On Oct. 6, 385 students showed up to Classic Skating for roller disco, which is one of ASW’s most popular events. Four days later, only 15 students attended a Taboo Talk at Westminster College — an event ASW flew an expert on Islamophobia in for to inform students about the topic.
ASW Events staff said this isn’t an isolated incident, as students continue to pass up many of the free learning opportunities available to them.
“Year after year, I’m shocked that people don’t want to come to some of the events we provide,” said Cassandra Yerkes, a senior arts administration major and ASW Events president. “An hour out of your Wednesday night where you can expand your mind is not going to hurt you.”
The organization budgets $1,500 for each Taboo Talk to ensure it’s able to hire an expert on the chosen topic, provide a gift for the speaker and distribute refreshments for attendees.
Events staff intend the talks to appeal to a diverse range of interests and backgrounds, Yerkes said. ASW is required to provide lectures for students and has put on two each semester since Yerkes joined ASW in fall 2014.
Some of the previous topics have included drugs, sex, love and alcohol.
“We’re aiming to open up conversation,” Yerkes said.
ASW has tried to reach a larger audience by making the topics more relatable for students, Yerkes said. For example, the first talk this semester was called “Don’t smoke weed in national parks” with the hope that it would interest a greater number of students.
Despite the effort to draw them in, only 15 students attended.
Noah Blumenfeld, a senior computer science major, said he’s never gone to one of the Taboo Talks because he doesn’t want to get into intimate conversations with people he doesn’t know well.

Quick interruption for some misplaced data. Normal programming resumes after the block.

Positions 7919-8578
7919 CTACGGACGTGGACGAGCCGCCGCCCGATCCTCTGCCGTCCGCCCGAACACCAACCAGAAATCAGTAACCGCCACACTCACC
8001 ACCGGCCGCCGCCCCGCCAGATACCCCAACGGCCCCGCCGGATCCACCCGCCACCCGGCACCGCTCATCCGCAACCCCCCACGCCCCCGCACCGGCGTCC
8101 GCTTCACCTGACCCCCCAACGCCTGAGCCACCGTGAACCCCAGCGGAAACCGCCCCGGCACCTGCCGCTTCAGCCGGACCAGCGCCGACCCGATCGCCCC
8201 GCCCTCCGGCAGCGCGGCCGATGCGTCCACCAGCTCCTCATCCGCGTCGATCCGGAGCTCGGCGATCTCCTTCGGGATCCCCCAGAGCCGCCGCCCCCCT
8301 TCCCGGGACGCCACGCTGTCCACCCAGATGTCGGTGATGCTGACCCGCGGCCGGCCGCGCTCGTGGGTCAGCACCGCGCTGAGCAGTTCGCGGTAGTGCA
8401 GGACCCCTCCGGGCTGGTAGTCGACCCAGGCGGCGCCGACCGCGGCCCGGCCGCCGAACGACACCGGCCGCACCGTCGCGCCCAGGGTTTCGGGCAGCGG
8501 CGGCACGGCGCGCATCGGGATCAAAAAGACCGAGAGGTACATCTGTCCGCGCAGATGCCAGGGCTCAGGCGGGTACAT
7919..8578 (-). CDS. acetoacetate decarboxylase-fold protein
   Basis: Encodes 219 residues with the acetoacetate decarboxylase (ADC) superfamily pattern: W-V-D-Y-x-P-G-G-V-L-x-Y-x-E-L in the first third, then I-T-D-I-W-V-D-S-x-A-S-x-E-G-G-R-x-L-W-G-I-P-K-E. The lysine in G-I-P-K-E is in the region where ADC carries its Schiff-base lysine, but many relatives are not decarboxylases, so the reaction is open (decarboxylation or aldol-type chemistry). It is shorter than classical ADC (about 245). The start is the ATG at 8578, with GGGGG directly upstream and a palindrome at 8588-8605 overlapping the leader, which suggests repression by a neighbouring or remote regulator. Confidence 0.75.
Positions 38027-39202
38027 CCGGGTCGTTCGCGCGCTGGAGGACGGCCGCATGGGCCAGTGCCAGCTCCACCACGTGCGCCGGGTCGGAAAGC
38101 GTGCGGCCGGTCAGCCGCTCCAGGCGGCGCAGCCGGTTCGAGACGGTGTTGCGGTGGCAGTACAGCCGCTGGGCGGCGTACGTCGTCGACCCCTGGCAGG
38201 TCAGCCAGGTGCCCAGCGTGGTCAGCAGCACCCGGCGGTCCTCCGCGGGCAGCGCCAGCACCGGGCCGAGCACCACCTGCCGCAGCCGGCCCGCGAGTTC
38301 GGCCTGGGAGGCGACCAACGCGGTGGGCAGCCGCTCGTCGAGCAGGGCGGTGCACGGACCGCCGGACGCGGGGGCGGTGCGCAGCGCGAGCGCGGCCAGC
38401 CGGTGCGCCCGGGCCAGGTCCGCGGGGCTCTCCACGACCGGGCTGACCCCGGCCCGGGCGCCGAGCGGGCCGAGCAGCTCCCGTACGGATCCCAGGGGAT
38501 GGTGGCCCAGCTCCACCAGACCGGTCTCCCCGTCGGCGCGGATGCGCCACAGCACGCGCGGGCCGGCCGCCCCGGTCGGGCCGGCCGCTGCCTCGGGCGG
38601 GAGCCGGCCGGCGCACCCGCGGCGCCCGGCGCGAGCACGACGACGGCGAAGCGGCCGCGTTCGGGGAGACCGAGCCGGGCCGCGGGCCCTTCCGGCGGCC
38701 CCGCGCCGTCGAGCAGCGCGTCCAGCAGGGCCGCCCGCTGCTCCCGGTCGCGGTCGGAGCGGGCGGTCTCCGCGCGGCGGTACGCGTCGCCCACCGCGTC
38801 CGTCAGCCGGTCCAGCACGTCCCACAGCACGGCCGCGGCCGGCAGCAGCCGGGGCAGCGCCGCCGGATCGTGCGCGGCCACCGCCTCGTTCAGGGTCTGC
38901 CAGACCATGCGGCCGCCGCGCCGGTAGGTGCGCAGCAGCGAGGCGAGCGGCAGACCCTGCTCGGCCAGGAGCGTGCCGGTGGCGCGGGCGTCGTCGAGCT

“Taboo topics are generally controversial regardless of whether [it’s] a safe space or not,” he said. “Overall, they’re just intimidating and it’s kind of uncomfortable to discuss the taboo topics with strangers.”
Grace Gorham, a junior elementary and special education major and ASW director of programming, said Taboo Talks aim to reduce this stigma surrounding topics that people should feel comfortable talking about but don’t.
“We bring in experts,” she said. “Experts who are trying to break down barriers, provide a safe space and provoke conversation.”
Jessica Garcia, a sophomore elementary education major who said she hopes to create a safe and open environment in her future classrooms, said going to Taboo Talks has enlightened her and opened up her desire to learn about different cultures.
“I think not only [being] sensitive and being mindful is important but actually taking part to do something and understand,” she said.
Next semester, ASW will host a Taboo Talk about love and sex and another about eating disorders.
Regardless of how many people attend, ASW staff said they hope those students leave the lecture more informed and familiar with how to discuss the topics with another person.